Legal research company Casetext discusses Lexis’ new pricing model for small firms in this blog post. With the rising popularity of Casetext, Fastcase and other cheaper online legal research options, Lexis is loosening up on its unpopular selling practices.

From the article:

Traditionally, the legacy legal research providers negotiate each legal research contract in secret, requiring you to sign an NDA about the pricing and other terms of your contract. They do this to extract that maximum price from you possible. If you don’t know what the market rate is, they’ll keep on upping the price until you cry “uncle.” You might end up paying twice as much as a peer for exactly the same service and coverage, and you’ll be none the wiser.

According to publicly available data regarding LexisNexis and Westlaw contracts, the same service can range wildly—we’ve seen contracts from $1,200 to $14,000 per year per attorney for very similar plans.

Most attorneys absolutely hate this business practice. It’s unfair and done solely to take as much from you as possible….

That last part is an understatement. I use Casetext and Fastcase because of Lexis’ and Westlaw’s business practices. I’m not a fan of their contract term requirements or their practice of trying to jam a renewal on the back end. I doubt I’m alone.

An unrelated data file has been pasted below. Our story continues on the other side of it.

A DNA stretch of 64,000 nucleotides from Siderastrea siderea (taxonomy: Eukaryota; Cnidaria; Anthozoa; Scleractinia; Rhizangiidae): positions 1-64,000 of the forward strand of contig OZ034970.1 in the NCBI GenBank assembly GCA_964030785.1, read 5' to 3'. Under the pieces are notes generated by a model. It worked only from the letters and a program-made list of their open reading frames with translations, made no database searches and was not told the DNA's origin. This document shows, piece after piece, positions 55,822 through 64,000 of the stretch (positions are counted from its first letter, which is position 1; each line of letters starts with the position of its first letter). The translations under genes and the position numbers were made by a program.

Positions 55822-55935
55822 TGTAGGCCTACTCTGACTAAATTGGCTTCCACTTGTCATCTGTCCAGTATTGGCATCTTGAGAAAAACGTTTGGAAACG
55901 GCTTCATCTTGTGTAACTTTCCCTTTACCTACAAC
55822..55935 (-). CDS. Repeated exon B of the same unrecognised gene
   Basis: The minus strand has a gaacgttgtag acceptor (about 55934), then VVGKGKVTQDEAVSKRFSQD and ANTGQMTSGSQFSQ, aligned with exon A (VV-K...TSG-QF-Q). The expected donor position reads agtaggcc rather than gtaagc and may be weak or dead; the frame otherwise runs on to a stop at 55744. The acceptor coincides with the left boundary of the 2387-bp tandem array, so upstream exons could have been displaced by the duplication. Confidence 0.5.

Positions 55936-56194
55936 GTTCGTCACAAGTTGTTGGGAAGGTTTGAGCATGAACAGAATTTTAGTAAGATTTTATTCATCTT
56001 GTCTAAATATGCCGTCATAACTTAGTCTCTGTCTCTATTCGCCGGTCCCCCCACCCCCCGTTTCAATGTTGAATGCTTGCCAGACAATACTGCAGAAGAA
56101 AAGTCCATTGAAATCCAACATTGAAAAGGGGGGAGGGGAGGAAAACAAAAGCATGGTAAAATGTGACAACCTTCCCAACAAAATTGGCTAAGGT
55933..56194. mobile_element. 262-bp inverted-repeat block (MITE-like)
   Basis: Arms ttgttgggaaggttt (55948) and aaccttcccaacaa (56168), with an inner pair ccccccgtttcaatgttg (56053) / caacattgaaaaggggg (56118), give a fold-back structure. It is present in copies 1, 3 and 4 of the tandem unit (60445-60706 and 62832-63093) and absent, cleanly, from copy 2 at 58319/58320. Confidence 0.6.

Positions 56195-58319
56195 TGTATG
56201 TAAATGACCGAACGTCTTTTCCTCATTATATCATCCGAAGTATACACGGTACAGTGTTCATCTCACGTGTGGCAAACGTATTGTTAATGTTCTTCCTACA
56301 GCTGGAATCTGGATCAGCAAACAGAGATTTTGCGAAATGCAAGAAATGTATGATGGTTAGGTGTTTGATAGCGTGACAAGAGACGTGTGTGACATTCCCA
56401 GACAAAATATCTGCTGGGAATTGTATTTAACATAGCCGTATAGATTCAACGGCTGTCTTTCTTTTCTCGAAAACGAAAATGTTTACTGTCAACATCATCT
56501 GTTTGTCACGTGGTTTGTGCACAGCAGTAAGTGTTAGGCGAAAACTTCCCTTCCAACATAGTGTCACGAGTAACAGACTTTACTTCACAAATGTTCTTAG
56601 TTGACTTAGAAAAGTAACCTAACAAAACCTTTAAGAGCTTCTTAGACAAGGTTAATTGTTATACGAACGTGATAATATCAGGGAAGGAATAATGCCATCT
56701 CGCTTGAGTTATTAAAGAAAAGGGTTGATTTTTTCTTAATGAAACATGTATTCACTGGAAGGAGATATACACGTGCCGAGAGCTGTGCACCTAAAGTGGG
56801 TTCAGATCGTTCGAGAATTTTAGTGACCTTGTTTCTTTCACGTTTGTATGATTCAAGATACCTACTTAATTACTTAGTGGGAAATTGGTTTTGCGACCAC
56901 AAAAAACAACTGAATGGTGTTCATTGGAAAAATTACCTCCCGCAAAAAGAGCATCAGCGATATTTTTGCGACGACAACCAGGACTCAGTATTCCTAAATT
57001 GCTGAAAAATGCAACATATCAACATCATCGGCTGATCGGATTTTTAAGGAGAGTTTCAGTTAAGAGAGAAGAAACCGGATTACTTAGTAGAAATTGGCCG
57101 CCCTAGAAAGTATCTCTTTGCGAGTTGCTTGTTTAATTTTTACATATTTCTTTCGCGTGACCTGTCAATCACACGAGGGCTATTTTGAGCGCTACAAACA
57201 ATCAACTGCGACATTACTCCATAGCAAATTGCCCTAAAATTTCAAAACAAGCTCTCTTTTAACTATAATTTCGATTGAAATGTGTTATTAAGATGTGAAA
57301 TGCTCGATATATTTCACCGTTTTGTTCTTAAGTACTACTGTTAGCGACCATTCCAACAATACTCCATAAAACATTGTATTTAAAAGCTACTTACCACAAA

Here is Lexis’ new pricing plan. State and federal case law is $115 per month plus a $25 per month administrative fee with a 3-year contract. The last time Lexis quoted me a price on this plan a couple of years ago it was around $200. The administrative fee reminds me of hotel resort fees, which aren’t exactly popular.

Casetext is $95 per month with no contract. Fastlaw is free through the Mississippi Bar. They work fine.

  • Daniel Ware

    The problem with the cheaper search is lack of headnotes, which I still like, and you can’t easily determine if the law is still good. Have these problem been fixed on these services?

    • Philip Thomas

      Yes on whether law still good on Casetext.